This step-by-step guide, part of our series on nutrition tracking, will teach you how to track your dietary sugar intake.
Experts agree that sugar consumption in America, and increasingly around the world, is too high. Knowing how to track sugar intake can help you learn how much hidden sugar is actually in your food, help you better understand your own eating habits, and help you cut back your sugar intake.
But how do you track sugar intake? Especially for home-cooked meals? And how do you track sugar intake over time?
This step-by-step guide walks you through this process to show you how to track sugar intake from your diet. It essentially comes down to two primary questions: What is the quantity of sugar in the food you ate, and how much of it did you eat?
If the food is pre-packaged, with a nutrition label, skip this step. But, if you prepared your meal from a recipe (like the ingredients below from a delicious recipe for Sardinian-style sweet and sour zucchini), make note of each food item in the meal. Either on paper, or using a spreadsheet like Google Sheets or Microsoft Excel, list each item in the first column under the heading title like, Ingredients.
Identify all food items in your meal - or - Skip this Step with Intake
If the food is pre-packaged, look at the nutrition label. You will see “serving size,” and “servings per container.” First, convert units from the recipe to the same as the serving size units if they are different. Then, take how much (quantity) of each ingredient is present in the recipe and divide that by the serving size. Save that answer as the number of servings per recipe. You will multiply the amount of sugar by this answer to determine how much of it is in the recipe. Although olive oil has zero grams of sugar, the following image demonstrates how you would calculate this value for each pre-packaged item.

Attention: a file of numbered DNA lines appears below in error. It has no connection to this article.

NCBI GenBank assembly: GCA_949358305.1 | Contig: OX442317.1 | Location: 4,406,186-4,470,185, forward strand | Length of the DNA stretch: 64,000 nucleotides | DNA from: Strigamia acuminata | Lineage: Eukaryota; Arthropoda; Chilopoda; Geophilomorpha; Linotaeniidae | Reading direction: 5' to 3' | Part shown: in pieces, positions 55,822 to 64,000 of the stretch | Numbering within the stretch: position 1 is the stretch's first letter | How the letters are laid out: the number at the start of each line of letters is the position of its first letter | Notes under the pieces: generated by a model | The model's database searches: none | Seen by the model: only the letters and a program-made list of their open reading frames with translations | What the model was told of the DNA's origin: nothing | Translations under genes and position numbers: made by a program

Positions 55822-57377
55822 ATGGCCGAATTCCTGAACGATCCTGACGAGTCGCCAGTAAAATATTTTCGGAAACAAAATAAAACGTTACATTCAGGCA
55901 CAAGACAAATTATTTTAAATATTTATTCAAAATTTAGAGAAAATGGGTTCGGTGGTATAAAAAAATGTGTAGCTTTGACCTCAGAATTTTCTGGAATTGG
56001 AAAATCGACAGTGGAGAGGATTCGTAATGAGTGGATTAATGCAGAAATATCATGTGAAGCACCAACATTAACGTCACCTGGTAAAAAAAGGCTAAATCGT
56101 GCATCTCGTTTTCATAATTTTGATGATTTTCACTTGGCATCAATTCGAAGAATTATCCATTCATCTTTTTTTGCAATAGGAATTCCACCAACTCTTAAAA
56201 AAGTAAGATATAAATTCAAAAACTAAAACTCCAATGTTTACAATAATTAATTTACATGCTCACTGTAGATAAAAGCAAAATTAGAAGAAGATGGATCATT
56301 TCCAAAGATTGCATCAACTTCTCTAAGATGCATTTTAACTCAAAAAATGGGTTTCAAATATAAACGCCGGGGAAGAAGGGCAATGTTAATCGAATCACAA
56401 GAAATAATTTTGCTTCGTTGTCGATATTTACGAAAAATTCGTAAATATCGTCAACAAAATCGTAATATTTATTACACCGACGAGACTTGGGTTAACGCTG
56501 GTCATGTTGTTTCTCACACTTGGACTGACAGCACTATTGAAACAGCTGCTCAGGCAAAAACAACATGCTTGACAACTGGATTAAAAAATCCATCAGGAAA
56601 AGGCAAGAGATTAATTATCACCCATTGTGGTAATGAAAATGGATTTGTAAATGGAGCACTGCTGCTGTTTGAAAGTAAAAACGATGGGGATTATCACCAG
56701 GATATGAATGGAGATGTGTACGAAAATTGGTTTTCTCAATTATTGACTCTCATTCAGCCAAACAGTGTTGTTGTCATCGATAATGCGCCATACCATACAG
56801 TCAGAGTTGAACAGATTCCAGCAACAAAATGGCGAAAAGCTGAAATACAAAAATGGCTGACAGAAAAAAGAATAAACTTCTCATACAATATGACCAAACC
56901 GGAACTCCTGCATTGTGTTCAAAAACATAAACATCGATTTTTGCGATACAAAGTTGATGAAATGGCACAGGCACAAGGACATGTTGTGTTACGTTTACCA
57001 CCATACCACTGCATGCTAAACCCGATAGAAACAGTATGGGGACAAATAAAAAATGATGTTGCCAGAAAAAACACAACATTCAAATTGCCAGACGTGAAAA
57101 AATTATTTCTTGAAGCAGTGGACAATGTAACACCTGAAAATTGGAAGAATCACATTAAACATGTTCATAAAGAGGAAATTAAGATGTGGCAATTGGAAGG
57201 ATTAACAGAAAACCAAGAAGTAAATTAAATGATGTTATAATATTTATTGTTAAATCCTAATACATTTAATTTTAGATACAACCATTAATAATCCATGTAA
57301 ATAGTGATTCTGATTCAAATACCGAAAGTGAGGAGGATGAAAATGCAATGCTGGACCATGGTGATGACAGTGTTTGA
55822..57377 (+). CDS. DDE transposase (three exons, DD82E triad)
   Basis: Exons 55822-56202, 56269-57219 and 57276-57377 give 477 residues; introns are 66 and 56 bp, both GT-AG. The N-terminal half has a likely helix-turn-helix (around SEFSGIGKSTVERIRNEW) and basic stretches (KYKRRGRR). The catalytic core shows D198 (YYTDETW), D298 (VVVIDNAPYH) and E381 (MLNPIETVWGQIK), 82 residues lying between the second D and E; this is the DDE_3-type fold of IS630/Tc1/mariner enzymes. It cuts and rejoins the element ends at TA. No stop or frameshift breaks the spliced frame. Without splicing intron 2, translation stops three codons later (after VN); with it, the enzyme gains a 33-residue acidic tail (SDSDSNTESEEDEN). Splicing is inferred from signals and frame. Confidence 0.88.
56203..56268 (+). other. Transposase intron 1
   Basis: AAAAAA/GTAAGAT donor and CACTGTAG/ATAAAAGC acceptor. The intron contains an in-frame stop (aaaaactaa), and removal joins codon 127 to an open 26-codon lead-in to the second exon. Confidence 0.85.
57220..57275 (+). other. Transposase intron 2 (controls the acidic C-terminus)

Calculate serving sizes using nutrition labels - or - Skip this Step with Intake
For fresh foods without a nutrition label, navigate to the USDA Food Search tool at https://ndb.nal.usda.gov/ndb/search/list.
Navigate to USDA Food Search tool - or - Skip this Step with Intake
Edit Select Source for Standard Reference, and enter the name of a food item into Enter one or more terms**_._**.
Find the food item description that best fits your food. For fresh fruits and vegetables, often the term includes “, raw.” Click on that food item.
Search for each food item - or - Skip this Step with Intake
Scroll horizontally in the table to find the quantity that best matches your recipe. To modify the column, enter a value into the serving size box and hit Enter.
Search and modify food item quantity - or - Skip this Step with Intake
Match the value in the column for your desired quantity with the row for total __sugars.
Identify sugar content - or - Skip this Step with Intake
Record this value for each food item in the recipe, and repeat this cycle for each food item.
Record the sugar content for each food item - or - Skip this Step with Intake
Sum each sugar value in the column by adding together the values for each food item. In my example, the sum of all sugar in this recipe is equal to 14.7 + 0 + 0 + 12.57 = 27.27 grams of sugar.
Sum sugar value for each food item - or - Skip this Step with Intake
To convert sugar into calories, multiply the sum by 4. This is the amount of calories in a gram of sugar. This product equals the total amount of calories in the recipe derived from sugar. In this case, the total caloric content in this dish derived from sugar is roughly 109.08 calories.
Convert total grams of sugar into calories - or - Skip this Step with Intake
Next, estimate how much you consumed as a decimal. If you ate the entire dish, it is an easy 1. If you ate half, you would have consumed 0.5 of the dish. One quarter? 0.25. And so on.
Multiply this decimal by total grams, and total calories, of sugar. These values provide the total amount of sugar, and calories derived from sugar, you consumed from this meal.
And doing the same for only the sugar ingredient provides a number for the total amount of Added Sugars.
Estimate your consumption - or - Skip this Step with Intake
You now know how to track sugar intake and understand how to monitor and gauge your eating habits.
“How to Track your Sugar Intake: An Easy Step-By-Step Guide.”
If you want to track sugar intake over time, repeat this process for each snack and meal you consume throughout the day. This technique can help you lose weight, it can help you ensure you are eating a balanced diet, and it can help you meet your athletic goals.
If you are interested in how to track sugar intake and other macronutrients using a simpler method, learn more about the Intake Wand!
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